The plaintive figure of Mouse, jeopardizing his life by crawling out his attic room window to sit and sing in a tree, remains one of the play’s most enduring images. What gets lost in a muddle on stage, at the end of the play, is the dramatic significance of Mim opening up and speaking to him–a problem that could be resolved with some clean up in direction.

1512 West Studebaker Place is still incomplete and audiences should consider it very much a work in progress. But the Brain Surgeons have gotten it this far. The bones of a really good play are there. Let’s hope they will take it the all the way home.

Rating: ★★½

 

Read additional Studebaker Place review, by Henry H. Perritt, Jr., by clicking on “Read more”.

   

   

1512 West Studebaker Place

Second review by Henry H. Perritt, Jr.

1512 W. Studebaker Place is in its second week of performances at Prop Thtr space, at 3502 N Elston Ave. Written and developed by the Ensemble at Brain Surgeon Theater, directed by Liz Ladach-Bark, with original music by Christopher Cole and Gwen Tulin, 1512 W. Studebaker Place portrays the plight of four families, some of them truncated, crowded together in a tenement during the Depression.

Threatened daily with eviction by their smarmy landlady, and trying to put a bright face on things for their children, they handle their desperation differently. Stanley Kelly, brightly performed by Buck Zachery, sees happiness inside every cloud. Pessimistic about finding a regular job, he is full of stories about the disappointments his friends have suffered standing in job lines. For him, rescue for his family will come when he can find a backer for the line of children’s toys he tinkers with constantly, or maybe if he can succeed in breaking open a wall safe belonging to a former tenant. He deflects the escalating, but worn anxiety his wife Olivia, portrayed by Katie Canavan, nags him with occasionally, culminating on the edge of hysteria when she tells him she is having another baby.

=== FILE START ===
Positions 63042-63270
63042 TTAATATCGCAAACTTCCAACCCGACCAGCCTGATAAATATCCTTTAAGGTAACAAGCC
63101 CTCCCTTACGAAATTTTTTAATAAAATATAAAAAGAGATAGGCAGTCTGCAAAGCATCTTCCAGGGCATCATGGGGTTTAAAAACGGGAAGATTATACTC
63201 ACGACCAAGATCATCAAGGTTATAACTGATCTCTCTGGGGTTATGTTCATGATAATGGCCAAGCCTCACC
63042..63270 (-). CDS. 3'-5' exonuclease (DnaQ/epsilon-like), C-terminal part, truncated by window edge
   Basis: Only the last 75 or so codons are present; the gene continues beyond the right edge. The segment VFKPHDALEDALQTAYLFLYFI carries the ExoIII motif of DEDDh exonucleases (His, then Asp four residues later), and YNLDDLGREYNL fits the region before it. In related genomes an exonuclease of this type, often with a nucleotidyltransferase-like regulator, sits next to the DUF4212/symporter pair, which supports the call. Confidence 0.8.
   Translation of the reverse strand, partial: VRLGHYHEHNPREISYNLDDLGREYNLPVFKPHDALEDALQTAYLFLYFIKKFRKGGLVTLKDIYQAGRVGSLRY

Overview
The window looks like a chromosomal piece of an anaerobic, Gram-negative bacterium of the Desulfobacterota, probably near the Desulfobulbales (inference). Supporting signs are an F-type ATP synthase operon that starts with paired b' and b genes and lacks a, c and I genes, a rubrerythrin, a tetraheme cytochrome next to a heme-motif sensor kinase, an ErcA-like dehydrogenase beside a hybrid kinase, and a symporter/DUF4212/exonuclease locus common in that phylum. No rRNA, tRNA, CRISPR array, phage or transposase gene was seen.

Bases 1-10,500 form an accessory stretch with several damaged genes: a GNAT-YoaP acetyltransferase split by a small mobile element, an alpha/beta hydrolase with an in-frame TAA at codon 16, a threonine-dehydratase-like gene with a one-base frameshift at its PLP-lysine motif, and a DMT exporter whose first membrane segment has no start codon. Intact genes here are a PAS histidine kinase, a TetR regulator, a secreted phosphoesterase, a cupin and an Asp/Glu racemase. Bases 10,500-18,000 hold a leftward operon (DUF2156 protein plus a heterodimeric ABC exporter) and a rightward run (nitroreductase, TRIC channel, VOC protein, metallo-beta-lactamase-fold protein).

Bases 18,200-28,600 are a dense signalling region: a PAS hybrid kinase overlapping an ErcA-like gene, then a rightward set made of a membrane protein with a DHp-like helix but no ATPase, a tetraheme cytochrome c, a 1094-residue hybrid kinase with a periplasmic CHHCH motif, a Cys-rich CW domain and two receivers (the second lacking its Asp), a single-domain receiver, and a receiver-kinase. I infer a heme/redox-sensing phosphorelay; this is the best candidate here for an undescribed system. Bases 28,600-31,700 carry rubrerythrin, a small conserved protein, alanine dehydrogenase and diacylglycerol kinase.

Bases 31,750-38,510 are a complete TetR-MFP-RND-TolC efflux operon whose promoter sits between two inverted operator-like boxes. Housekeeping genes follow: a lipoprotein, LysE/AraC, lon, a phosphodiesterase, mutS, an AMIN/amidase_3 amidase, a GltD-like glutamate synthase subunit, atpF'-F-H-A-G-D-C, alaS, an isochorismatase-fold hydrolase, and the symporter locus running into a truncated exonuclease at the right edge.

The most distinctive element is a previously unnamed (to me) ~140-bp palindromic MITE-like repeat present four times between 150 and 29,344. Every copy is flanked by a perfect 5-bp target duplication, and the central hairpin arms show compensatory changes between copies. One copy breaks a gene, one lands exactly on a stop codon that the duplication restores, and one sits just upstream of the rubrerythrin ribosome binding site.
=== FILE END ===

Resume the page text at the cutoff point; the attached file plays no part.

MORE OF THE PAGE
Mim (Amy Gorelow) has retreated from the death of her husband into silence, punctuated occasionally as she makes her music on an upright bass. Mim is courted by Clarence, who keeps the families from starving by his daily deliveries of meat, which he claims are left over from the restaurant and bar he runs. Rob Grabowski captures perfectly the torment of a man with low self-esteem trying to buy affection with gifts, and then barely marshaling the courage to speak of what he wants, certain of rejection. Clarence admits to Mim, “I am not the best looking guy, nor the smartest; but I am a good man.” Mim holds him off, afraid to let anyone break through her shell.

Juliet, played by Laura Deger, is a lost soul, who confides in one of the children that she had a baby herself once, fathered by a lover who found someone else he liked better. Juliet gave up her baby to a “family who could love her and take care of her,” and spends her time as a bystander to the conflicts swirling through the household, playing the flute and sketching.